Mindfulness has been shown not only to decrease professional burnout and compassion fatigue, and raise distress tolerance, but it actually improves patient outcomes.

Mindfulness is not only a gift to ourselves. It’s a way of being that can have far-reaching, positive effects for our patients and clients.  Mindfulness is a practice that truly “pays itself forward”; it has been shown to not only decrease professional burnout and compassion fatigue, and raise distress tolerance, but it actually improve patient outcomes.1

The four attributes of mindfulness

I consider mindful practice to be based on four attributes: attending, listening, empathy and self-compassion.  Each attribute by itself helps us to be present professionally and personally; together, they are a powerful quartet that allows us to be engaged with those we meet wherever we are, in the consultation room or elsewhere.

1. Attending allows us to “check in” with our own mental processes as we observe what is before us. Self-observation and self-reflection are the fruits of attentiveness.  When we give attention to another, we suspend our initial judgments, hold them in abeyance, and see with what can be called “beginner’s mind”.  This is a mind that is engaged, curious and open to possibilities; it lacks the often very narrow constraints of “expert’s mind”.

The attentive mind is a courageous one that is not afraid to challenge what we thought we knew, and replace it with what we now see with new clarity. It allows us to respond to things that may be missed with an “automatic” approach; it helps us resolve to consider anew each patient and client before us, regardless of the number of times we have seen them. When we choose to pay attention to someone, we imbue them with importance. Attending allows us to make each patient and client important; no one’s concerns or suffering matters more than another’s. Attending allows us to be engaged with another in equanimity so we are attuned to but not engulfed by their needs.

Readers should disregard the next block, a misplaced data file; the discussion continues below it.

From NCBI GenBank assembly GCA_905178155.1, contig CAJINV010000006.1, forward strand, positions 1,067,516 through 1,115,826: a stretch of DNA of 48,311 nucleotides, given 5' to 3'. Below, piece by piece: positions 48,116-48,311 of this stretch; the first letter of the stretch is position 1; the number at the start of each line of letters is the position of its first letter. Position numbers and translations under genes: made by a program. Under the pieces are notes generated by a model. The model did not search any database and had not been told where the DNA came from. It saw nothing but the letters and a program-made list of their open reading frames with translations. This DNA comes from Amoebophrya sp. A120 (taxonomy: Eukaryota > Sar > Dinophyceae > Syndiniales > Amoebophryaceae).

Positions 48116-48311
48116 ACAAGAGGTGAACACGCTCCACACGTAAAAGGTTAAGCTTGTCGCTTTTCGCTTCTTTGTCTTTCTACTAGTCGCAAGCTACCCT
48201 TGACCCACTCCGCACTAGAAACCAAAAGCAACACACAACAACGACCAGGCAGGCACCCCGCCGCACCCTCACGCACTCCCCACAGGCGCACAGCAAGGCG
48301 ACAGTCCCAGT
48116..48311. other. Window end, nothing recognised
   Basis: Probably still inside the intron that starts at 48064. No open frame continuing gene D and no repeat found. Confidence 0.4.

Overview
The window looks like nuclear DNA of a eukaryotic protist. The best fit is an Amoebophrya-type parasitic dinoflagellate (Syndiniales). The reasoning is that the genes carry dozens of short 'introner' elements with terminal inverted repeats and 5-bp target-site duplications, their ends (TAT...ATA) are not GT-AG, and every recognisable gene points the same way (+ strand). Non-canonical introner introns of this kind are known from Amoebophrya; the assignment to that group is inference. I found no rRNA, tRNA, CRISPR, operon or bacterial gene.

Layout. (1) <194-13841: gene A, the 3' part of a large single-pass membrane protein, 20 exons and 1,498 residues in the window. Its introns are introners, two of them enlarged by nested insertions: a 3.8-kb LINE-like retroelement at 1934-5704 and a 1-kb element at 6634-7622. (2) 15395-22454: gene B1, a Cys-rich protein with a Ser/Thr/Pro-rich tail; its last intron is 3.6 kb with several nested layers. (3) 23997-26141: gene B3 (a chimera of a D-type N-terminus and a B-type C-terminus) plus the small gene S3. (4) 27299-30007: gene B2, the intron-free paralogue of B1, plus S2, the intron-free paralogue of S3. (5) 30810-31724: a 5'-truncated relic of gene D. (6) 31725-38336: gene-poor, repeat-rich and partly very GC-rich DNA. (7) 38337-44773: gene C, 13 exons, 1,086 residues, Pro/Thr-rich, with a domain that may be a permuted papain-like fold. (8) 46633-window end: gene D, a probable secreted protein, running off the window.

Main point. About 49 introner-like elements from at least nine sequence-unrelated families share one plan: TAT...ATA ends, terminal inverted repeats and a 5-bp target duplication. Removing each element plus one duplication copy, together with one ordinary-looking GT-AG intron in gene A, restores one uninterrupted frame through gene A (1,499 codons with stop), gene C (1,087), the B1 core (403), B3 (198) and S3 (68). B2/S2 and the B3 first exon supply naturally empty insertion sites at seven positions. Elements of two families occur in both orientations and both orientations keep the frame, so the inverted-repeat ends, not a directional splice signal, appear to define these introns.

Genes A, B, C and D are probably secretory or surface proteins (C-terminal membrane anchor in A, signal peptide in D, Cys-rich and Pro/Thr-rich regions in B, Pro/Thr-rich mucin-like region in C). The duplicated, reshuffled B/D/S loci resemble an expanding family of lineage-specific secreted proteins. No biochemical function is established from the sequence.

2. Listening mindfully allows us to hear the concerns of another without using the lens of our own personal bias as a filter. It is common for clinicians to “hear” a client concern against a backdrop of algorithms, whether we practice from a single theoretical basis or utilize several modalities. When we listen with intention, we are able to construct a narrative of the patient and client that is rich and meaningful. We can be present to the cadence of a client’s report, and hear undercurrents of anxiety, resignation and hope; these are all helpful in meeting the client where he or she is and ultimately being of greater service to the patient.

Listening removes us from judging a client who may not be completely adherent to our recommendations, and encourages us to consider that he or she, due to personal circumstances, is doing the best they can. When we listen with intention, we give another that which we all yearn for — the opportunity to be heard deeply without judgment or suggestion.